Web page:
Tuning an existing AI system can be a really beneficial middle ground between buy and build. Tuning the AI system allows you to target an existing AI bot at your data set so that its responses are tuned to your problem. Brandon spoke about an example where he and his team used one of the OpenAI models and tuned it by feeding it every Dr. Seuss book. It figured out the style with short rhyming sentences and silly made up words, but the content wasn’t cohesive. The most current versions of all the major large language models are very responsive to tuning. In many cases, tuning may be a great option because it allows you to get to market fairly quickly and will produce results that are more specific to your problem set.
Mistake #2: Underestimating the time & effort
From the business side of the house, it may seem fairly simple and straightforward to add AI/ML into your tech stack. But it’s actually a lot more complicated.
As a technologist, you realize that the technical architecture looks something like the image below. Your business is generating data, but you most likely also get data from external sources. All that data goes through ingestion and ETL processes before it lands in the data store. This data is fed back to the business to drive decision making through an operational data hub and is utilized by an analytics layer for insights and reporting. Before you turn on AI, you need to have all of these different pieces in place to make it effective.
Solution: Invest in a platform to support the AI
Recognize the complexity and all of the people, money, and infrastructure that has to be invested in the AI platform. “If you go to ChatGPT right now, you’re one of thousands if not tens of thousands of people who are asking this AI model to generate text for you. So that requires distributed processing across a number of virtual machines and servers, and orchestrating all of that is important for users to even touch your tool,” said Brandon.
Of course, let’s not forget that building an AI system will require storage and utilization of a TON of data. “If you want to build AI, you need all of the data connected to the problem you want to solve,” said Brandon. Clients often talk about having so much data that their computer crashes when they open a spreadsheet, but that’s not enough. “If you have any concept of exactly how much data you have, then it’s not enough. AI requires ALL the data,” Brandon continued.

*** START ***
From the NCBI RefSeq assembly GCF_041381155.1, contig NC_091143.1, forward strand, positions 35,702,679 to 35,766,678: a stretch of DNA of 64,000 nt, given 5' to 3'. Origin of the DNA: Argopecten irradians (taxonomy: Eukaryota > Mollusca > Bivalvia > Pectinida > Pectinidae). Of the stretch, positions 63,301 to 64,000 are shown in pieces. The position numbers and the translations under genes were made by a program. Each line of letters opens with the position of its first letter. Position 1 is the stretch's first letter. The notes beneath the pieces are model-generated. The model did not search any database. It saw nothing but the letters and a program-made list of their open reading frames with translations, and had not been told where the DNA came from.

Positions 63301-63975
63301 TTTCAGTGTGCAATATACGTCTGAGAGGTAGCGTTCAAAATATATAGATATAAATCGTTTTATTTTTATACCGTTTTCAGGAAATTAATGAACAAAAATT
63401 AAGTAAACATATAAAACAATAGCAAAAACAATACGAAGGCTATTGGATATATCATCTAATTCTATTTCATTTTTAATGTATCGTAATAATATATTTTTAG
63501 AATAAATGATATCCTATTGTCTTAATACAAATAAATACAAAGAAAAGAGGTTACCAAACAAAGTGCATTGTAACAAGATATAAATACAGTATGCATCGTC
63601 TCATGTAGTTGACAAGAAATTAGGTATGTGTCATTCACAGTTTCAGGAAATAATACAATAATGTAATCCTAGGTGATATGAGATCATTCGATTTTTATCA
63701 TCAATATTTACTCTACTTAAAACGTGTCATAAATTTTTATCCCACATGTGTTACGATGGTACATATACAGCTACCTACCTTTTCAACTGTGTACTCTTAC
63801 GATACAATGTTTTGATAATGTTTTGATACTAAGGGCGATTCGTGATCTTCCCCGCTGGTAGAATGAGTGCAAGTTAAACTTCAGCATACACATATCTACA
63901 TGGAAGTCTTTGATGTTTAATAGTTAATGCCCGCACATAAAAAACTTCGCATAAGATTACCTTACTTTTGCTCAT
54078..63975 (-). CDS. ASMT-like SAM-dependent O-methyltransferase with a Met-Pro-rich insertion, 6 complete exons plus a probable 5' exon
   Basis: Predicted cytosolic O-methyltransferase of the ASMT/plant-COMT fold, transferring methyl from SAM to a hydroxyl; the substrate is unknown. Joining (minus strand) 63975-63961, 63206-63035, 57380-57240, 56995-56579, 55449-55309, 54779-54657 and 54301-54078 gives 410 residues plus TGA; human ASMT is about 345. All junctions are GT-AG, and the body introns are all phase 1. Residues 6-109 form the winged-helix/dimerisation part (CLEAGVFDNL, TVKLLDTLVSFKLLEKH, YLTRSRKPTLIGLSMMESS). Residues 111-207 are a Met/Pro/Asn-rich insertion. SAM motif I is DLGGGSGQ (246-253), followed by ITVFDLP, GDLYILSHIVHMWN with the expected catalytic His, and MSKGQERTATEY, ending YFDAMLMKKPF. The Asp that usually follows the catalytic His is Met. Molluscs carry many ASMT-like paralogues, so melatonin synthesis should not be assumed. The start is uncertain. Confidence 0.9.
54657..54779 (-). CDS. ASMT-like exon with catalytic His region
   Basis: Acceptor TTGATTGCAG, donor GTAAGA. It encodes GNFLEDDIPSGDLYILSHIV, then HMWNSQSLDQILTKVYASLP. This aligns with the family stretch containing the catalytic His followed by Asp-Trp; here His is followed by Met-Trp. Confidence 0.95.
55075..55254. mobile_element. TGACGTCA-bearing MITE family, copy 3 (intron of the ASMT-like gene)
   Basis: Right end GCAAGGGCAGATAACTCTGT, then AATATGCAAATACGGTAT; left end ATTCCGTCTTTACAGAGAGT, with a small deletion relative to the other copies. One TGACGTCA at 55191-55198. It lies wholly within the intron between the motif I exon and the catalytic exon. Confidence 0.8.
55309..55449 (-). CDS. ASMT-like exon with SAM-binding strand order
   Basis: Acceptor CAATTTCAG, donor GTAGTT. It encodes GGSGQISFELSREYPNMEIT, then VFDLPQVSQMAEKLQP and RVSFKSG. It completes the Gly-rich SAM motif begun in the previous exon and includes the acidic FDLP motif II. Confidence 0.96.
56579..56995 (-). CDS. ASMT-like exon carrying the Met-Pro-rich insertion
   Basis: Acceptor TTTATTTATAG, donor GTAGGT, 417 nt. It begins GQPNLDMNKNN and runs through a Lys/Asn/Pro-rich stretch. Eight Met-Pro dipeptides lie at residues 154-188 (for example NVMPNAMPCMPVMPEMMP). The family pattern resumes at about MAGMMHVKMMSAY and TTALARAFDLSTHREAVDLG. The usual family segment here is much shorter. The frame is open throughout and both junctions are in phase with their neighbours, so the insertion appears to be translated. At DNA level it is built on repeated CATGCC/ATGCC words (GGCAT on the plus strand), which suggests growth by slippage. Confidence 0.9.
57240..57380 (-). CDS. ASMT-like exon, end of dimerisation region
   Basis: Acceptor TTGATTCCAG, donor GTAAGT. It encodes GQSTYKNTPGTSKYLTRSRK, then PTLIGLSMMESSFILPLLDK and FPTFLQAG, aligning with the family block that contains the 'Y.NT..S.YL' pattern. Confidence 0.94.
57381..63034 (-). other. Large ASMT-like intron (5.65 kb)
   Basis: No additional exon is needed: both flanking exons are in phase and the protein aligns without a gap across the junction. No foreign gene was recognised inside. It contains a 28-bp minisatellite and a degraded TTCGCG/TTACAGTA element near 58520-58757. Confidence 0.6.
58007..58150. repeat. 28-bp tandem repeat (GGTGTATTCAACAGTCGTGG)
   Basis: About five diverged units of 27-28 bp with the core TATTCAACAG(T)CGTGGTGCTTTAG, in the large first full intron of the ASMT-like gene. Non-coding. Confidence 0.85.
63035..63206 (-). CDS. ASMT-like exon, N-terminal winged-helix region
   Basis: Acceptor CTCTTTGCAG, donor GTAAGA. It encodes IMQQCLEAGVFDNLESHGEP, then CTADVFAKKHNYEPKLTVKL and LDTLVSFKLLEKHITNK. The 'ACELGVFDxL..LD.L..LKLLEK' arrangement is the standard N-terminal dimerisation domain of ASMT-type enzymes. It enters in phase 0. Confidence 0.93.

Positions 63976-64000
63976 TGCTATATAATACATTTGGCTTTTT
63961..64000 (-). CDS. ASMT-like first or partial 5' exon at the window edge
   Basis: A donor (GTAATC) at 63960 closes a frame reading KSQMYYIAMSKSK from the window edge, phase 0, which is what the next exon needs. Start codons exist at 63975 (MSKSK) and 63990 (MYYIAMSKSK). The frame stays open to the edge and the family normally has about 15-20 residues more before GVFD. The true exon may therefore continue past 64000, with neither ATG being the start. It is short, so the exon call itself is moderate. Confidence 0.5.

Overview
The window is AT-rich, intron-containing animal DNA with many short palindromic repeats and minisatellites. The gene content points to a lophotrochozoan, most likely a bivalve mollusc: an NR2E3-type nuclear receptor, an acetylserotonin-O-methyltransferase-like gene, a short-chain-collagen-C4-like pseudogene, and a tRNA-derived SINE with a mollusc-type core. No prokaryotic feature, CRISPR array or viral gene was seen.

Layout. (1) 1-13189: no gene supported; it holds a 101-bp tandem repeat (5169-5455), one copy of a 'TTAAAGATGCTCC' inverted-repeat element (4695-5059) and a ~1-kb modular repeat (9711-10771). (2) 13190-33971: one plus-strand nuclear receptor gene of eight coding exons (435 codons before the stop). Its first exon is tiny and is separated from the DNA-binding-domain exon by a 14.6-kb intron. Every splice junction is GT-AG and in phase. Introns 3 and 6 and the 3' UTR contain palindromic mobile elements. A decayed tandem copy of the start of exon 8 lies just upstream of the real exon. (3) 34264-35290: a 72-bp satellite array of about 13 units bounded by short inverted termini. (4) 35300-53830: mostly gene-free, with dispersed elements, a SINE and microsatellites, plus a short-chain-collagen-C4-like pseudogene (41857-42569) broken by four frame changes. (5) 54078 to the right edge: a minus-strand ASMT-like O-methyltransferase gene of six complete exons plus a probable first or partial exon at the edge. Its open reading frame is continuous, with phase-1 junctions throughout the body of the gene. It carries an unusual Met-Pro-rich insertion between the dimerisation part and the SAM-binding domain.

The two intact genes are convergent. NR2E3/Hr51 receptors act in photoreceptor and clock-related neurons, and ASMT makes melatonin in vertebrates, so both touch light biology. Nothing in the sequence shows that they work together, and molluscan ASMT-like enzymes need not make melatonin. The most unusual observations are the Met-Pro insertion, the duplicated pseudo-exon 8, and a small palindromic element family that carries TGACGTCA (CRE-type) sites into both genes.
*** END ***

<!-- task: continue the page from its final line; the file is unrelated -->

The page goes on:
Investing in that infrastructure is money well spent, and it will prove critical to your AI implementation because “that infrastructure will outlive whatever you build.” The model will keep evolving and getting better, and what will remain is the underlying infrastructure.
Mistake #3: Viewing AI as self-sufficient
You can’t set it and forget it. Although many AI systems are considered self-learning, they still require consistent feedback to improve and grow. This idea of an unsupervised AI system may raise all kinds of societal and ethical concerns, but in reality, no AI system should be left unmonitored. You need to be connecting what you have in production back to analytics to monitor it and make sure it’s working. These AI analytics will provide the performance metrics on the system so that you understand overall usage (ex: volumes, success rates, trends, costs). On top of that, you also need to monitor and analyze the models actual outputs in process at the operational hub. This deeper level of analytics will ensure the model isn’t drifting over time, is providing valuable results, and generally continues to work as expected.
Solution: Consistently optimize the AI system